Posts Categorized: Online Feature

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Online Feature: “Masks” by Yusef Komunyakaa

It was the mask engaged your mind,

And after set your heart to beat,

Not what’s behind.

— W.B. Yeats, “The Mask”

Upon first glance at Tyagan Miller’s gallery of troubling and troubled faces, you might wish instead for a few classical portraits garnered from the Schomburg Collection. You could even long for a glimpse of the rural poor captured in Dale Maharidge and Michael Williamson’s And Their Children After Them. Or, you might squint, hoping to blur these “high risk” faces until they become the sardonic images of Life Smiles Back, LIFE magazine’s compilation of photographs. You may squirm and shift your feet to run; but the faces captured here cannot easily be outdistanced.

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Online Feature: “Conversation with Thorax” by Alissa Nutting

It began as a blind date. I nearly didn’t approach the table when I saw him sitting alone at the table we’d agreed on—the one on the left wall next to the bathrooms. I always insist upon this table for blind dates in case I need to cut the night short by feigning diarrhea.

He was a pale and prominently jointed man, each of his bones exaggerated by thinness. As we chatted, I stared at the huge knuckles on his fingers—they made me think of doorknobs positioned in the middle of long, white socks. He moved them constantly, every digit on his hand, working them across the table’s surface as though he were typing. They were industrious. He made neat, geometric piles of the crumbs left by his soda crackers. Small bits of napkin were grouped to look like a hill of salt.

He was an entomologist. He studied bugs.

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Online Feature: “The Parable of the Fish” by Marilyn Chin

The IU Arts & Humanities Council will host writer Marilyn Chin next week for China Remixed, IU’s first Global Arts & Humanities Festival.

Indiana Review is proud to share a story she originally published with us in Indiana Review 24.1, Spring 2002.

The delightful music paired with the matter-of-factness of the Grandmother explaining the history of oppression, takes us through a deep personal history. We land on the preparation of a delicious carp deftly, with a gut punch at the end of “The Parable of the Fish,” with a mastery of exactitude present in all of Marilyn Chin’s work.

 — Su Cho, Editor

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Grandmother, how do you know that the fish are happy? Irreverent polyp-of-a-child, how do you know that I don’t know that the fish are happy? Well, grandma, you’re not a fish. You cannot know what fish know. Well, my ignorant gnat-of-a-girl, you are not I, how do you know that I don’t know what fish know.

One day she fetched me from school and said, “Let’s take a stroll through our honorable mayor Willie Brown’s mansion. The Gold Mountain News said that he wants all of his citizens to visit his new Japanese water garden.” So we took the #25 bus and transferred to a #85 bus at the Montgomery station where she bought me a cold can of Coke from a machine. I knew that it was going to be a special day.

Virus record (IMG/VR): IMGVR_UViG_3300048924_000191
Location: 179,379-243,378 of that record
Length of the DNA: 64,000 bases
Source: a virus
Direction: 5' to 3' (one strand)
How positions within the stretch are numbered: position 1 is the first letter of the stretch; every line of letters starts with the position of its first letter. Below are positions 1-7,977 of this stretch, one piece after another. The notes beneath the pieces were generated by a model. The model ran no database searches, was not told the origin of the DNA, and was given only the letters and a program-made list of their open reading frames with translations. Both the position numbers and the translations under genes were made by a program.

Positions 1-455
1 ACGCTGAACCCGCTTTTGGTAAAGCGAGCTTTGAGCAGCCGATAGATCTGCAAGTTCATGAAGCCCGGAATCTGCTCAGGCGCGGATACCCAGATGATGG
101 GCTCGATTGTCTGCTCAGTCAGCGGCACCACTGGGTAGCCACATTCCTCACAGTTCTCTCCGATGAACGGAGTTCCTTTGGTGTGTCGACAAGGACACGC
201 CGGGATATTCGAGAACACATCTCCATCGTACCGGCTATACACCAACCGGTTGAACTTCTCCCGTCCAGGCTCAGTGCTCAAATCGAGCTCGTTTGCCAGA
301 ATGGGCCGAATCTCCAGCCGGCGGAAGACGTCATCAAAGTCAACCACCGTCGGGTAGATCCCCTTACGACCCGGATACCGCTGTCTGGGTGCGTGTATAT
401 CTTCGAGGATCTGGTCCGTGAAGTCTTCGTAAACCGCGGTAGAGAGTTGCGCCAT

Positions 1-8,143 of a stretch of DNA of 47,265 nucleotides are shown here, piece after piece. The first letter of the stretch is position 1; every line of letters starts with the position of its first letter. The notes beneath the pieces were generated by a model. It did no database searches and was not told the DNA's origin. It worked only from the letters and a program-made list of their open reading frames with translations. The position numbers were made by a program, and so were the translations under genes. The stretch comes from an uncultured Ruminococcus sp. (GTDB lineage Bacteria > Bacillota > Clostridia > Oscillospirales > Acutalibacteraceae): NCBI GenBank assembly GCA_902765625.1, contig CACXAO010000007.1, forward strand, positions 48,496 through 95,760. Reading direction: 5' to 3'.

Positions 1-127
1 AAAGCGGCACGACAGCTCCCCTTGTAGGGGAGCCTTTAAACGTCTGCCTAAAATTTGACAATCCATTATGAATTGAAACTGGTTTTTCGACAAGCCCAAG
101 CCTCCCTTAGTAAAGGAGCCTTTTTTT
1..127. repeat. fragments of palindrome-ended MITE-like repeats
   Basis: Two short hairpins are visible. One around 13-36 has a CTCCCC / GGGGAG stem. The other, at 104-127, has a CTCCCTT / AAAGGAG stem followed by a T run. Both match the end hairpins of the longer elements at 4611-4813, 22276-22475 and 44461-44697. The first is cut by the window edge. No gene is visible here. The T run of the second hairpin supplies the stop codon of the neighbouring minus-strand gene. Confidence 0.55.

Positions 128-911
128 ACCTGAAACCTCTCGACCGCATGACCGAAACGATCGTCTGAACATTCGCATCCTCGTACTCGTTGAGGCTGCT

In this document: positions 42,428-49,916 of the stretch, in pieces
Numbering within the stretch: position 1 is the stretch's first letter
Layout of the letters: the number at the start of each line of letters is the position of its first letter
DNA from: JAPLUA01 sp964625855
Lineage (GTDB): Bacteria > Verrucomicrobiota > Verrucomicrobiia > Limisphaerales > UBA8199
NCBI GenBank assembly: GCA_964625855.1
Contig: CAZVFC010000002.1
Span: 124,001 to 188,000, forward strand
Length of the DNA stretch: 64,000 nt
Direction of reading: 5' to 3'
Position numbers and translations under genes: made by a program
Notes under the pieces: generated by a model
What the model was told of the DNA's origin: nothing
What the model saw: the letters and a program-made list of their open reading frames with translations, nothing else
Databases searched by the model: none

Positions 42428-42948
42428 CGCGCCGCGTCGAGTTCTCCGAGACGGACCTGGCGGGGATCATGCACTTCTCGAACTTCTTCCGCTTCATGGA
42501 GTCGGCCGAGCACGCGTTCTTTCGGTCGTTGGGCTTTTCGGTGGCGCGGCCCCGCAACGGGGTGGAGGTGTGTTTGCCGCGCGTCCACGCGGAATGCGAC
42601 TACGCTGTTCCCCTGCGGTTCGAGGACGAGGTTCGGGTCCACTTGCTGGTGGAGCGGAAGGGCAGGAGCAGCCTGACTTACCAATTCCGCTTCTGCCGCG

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Online Feature: “Property Lines” by Kathryn Nuernberger

A pink azalea is the kind of thing that bushes up into a wild mess if a generation passes without pruning, and then a zealous man can pick at it bough by bough until it’s just one more stump to mow over. It’s the kind of thing that would come springing back from such a stump though, if someone let the grass go again.

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Online Feature: “Remedies” by Talin Tahajian

You were the color of a dove & I don’t know what to do
about that. I have never understood how to cup my hands

& take communion. Like a faithful daughter, I carry this
with me. I stab it with feathers & pray until it is covered

in gems. I rinse it in the river that knows my blood, wring
it out beneath a full moon. I know nothing about bird calls.

I know nothing about meat. Bless the river & all the fish
we poisoned. Foreign fluids. Bless the red birches forced

to watch. I want to burn something, so I char the flesh
of a catfish & think of myself. Girl as carp. Small tragedy

with freshwater pearls. I baptize myself in this water
& I see myself float in this water. Somewhere, a flock

of crows & I don’t hear anything over the soft breath
of river fish as they touch me in places that don’t exist.

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This poem appeared in Indiana Review 37.1, Summer 2015.

Emily Corwin (Poetry Editor): Talin Tahajian’s poetry is tender, melodic, and sensuous. I can never get enough of her writing, especially this poem—the way she explores faith through images of birds, water, fish. This poem sweeps me up like the river running through it. If you have not read Talin’s work, you definitely should—her poems are necessary and gorgeous and exactly what you need.

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Talin Tahajian grew up near Boston. Her poetry has recently appeared in Kenyon Review Online, Indiana Review, Best New Poets 2014 & 2016, Salt Hill Journal, Passages North, Columbia Poetry Review, and Washington Square Review. She’s the author of two chapbooks, The smallest thing on Earth (Bloom Books, 2017) and Start with dead things (Midnight City Books, 2015), a split chapbook with Joshua Young. She edits poetry for the Adroit Journal and is currently a student at the University of Cambridge, where she studies English literature.